In the last few years, artificial intelligence has quickly broken beyond the realm of science fiction. In fact, IBM -- the creator of the AI powerhouse Watson -- predicts that the AI market will catapult to $2 trillion in the next decade. Nearly every industry on the planet stands to benefit from AI's increased use. But make no mistake, few will see a larger boost than the business of corporate accounting. Senior analyst Jonathan Rodriguez explains why below.
Artificial intelligence is gaining widespread momentum at a rapid rate. Machines recently attained voice and image recognition. Think Apple's Siri or Amazon's Alexa as well as Facebook and Google accounts. And it's slowly creeping into bigger roles of our everyday lives. AI can be broadly-described as a computer system designed to interact with the world through capabilities and intelligent behaviors.
The light bulb flickers inside the old elevator that creaks as it takes you to the eighth floor of the 1960s-era building, tucked away in a corner of Mile End that was Montreal's garment industry a half century ago. Walk down the dank corridor and into the office of Landr's. The contrast is striking: White, shiny and minimalist, the space embodies the new economy. There's a pinball machine next to the kitchen, and pop art on the walls. Its 70 employees are young, educated and casually dressed.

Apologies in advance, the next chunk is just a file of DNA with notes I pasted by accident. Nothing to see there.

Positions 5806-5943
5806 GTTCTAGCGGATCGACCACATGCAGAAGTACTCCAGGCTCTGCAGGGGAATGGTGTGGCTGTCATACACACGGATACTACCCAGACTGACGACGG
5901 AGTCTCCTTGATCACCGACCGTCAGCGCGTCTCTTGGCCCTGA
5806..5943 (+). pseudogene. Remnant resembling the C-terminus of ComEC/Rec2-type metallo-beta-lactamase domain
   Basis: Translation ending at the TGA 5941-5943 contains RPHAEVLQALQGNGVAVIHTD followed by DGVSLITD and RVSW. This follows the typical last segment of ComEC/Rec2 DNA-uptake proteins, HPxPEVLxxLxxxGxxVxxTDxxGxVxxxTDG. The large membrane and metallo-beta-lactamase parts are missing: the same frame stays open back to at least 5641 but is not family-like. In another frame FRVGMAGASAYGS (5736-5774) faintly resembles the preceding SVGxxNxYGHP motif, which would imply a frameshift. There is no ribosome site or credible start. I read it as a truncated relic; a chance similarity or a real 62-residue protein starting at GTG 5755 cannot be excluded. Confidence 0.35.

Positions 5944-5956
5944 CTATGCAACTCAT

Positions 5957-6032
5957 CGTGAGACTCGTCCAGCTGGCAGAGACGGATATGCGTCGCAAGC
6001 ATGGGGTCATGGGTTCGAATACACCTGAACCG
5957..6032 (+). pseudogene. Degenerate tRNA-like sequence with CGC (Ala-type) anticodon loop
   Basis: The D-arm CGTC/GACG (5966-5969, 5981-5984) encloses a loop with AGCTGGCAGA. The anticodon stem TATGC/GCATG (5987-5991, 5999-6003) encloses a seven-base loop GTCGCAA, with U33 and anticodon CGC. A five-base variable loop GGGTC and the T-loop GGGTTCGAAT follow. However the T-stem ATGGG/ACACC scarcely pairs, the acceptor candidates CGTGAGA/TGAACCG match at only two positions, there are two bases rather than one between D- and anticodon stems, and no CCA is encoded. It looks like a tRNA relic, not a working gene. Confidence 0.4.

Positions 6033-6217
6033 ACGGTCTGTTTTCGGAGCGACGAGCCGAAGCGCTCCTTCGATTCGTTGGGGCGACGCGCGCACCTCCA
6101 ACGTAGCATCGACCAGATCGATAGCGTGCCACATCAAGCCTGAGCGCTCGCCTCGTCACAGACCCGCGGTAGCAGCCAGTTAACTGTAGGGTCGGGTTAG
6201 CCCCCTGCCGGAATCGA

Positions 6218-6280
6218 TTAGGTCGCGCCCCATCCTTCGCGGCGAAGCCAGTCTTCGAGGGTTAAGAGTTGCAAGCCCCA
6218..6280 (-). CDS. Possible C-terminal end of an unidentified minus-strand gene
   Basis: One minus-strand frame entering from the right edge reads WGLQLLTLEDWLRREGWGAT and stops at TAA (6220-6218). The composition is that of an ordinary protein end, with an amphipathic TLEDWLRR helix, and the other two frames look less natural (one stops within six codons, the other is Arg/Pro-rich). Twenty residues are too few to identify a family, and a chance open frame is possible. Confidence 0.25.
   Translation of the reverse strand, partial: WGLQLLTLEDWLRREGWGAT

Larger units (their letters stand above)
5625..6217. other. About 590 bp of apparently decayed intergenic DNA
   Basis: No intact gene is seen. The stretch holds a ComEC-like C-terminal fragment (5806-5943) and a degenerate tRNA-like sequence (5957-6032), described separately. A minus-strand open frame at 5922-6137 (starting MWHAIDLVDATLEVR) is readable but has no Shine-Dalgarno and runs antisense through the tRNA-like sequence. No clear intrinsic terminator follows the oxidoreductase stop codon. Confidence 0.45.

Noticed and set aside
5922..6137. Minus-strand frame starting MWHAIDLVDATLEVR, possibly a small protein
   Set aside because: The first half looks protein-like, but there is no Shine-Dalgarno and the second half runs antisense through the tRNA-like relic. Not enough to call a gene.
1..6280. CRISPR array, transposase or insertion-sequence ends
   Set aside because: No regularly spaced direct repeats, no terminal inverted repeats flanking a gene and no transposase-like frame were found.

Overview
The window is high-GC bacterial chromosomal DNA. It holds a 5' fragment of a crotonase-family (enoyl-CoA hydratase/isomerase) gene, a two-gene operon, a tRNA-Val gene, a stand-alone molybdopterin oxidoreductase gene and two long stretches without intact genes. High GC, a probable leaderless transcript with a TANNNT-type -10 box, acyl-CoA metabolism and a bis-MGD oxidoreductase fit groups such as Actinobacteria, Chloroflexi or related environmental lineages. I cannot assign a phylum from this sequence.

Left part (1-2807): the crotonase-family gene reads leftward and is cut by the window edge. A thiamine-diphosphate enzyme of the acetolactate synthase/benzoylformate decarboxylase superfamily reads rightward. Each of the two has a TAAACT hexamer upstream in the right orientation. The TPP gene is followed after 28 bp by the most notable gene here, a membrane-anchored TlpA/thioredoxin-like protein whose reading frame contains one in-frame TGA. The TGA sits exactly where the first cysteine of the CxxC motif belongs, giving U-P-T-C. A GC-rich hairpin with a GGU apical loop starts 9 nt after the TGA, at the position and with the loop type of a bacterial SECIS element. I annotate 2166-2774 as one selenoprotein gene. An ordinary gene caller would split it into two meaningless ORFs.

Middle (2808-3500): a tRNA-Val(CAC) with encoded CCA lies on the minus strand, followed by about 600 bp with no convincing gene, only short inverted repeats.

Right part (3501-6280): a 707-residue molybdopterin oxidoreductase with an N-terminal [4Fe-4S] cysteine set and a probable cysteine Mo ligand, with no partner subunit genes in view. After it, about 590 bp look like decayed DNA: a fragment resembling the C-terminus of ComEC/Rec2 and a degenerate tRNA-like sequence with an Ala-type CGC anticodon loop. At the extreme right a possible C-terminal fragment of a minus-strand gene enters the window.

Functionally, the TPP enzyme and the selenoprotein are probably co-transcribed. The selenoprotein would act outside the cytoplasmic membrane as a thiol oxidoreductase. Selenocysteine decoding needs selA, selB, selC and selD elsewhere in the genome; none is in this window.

Imagine a Sunday morning sometime in the future. As you pour milk on to your cornflakes, it's a reminder that you intended to check out whether the Chinese company Big Dairy Inc is worth a punt. You press a button on your wrist monitor, ResearchBit, and it sends a request to your peer-to-peer investment network for any information on the company. Within minutes investor friends from around the globe are commenting via a private social media network, InvestBook. As you munch through breakfast, you decide to do a bit more digging.
The $711m in value accounted for 44% of the global total, a quadruple increase on the previous year (10%). AI, IoT and analytics and big data propositions collectively accounted for 56% of the total number of deals – around 70% of total value last year. UK market doubles The value of insurtech investments in the UK more than doubled year on year to almost $19m, although the total number of deals remained flat. Accenture said that Brexit had not had a material impact on the investment climate in 2016. After the UK, Germany and France are the next largest markets in Europe.
Investing in technology-oriented insurance ventures (insurtech) is clearly a global trend and almost half of all the money being poured into them globally is going into artificial intelligence and internet of things startups, new research finds. The research from Accenture, which includes an analysis of CB Insights data on 450 insurtech deals over the last three years, appears in a new Accenture report titled The Rise of InsurTech. The CB Insights data reveals that global insurtech investment totaled $1.7 billion in 2016 and both the volume and value of deals have almost doubled since 2014. While more than half of all deals still take place in the U.S., insurtech has gone global with the United Kingdom, Germany, China and India now being significant markets and other countries coming on. Only about 14 percent of the insurtech deals in 2016 had an insurance industry investor or partner, although the industry's participation has been rising every year.